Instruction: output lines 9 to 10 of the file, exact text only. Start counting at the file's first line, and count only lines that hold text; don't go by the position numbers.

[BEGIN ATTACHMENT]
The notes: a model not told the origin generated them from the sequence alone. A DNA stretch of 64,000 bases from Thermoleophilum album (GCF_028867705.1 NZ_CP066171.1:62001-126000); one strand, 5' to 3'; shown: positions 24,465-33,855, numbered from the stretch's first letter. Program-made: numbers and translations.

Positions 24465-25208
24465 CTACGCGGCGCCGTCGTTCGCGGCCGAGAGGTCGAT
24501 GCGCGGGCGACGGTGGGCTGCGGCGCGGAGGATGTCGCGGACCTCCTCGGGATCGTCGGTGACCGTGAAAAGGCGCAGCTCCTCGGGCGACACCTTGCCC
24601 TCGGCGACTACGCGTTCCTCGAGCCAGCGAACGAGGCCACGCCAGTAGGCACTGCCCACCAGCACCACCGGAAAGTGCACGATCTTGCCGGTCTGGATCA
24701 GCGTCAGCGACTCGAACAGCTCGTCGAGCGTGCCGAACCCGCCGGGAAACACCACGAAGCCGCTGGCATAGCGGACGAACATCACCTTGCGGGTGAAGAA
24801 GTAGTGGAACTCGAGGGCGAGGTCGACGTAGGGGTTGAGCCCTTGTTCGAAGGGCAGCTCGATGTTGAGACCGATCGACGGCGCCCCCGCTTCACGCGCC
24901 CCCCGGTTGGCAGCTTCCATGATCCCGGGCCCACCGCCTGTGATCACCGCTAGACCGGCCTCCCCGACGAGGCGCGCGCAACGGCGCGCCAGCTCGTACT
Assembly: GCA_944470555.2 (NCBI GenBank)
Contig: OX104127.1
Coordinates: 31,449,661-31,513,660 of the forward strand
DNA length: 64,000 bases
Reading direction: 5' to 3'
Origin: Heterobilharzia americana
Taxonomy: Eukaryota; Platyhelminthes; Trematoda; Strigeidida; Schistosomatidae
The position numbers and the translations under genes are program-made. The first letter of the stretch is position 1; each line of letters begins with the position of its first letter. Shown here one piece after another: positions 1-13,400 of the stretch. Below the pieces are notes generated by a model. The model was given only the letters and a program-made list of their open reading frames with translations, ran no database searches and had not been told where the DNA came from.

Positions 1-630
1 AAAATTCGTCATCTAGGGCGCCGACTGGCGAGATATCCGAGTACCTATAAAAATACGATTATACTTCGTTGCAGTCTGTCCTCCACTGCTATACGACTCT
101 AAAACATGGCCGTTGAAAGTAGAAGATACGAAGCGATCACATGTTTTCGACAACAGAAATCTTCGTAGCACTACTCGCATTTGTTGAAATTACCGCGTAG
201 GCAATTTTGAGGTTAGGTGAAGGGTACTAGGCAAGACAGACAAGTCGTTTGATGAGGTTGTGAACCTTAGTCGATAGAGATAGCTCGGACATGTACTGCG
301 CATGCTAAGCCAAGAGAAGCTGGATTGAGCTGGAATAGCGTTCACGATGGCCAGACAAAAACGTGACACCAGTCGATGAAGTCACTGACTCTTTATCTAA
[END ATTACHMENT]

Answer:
Assembly: GCA_944470555.2 (NCBI GenBank)
Contig: OX104127.1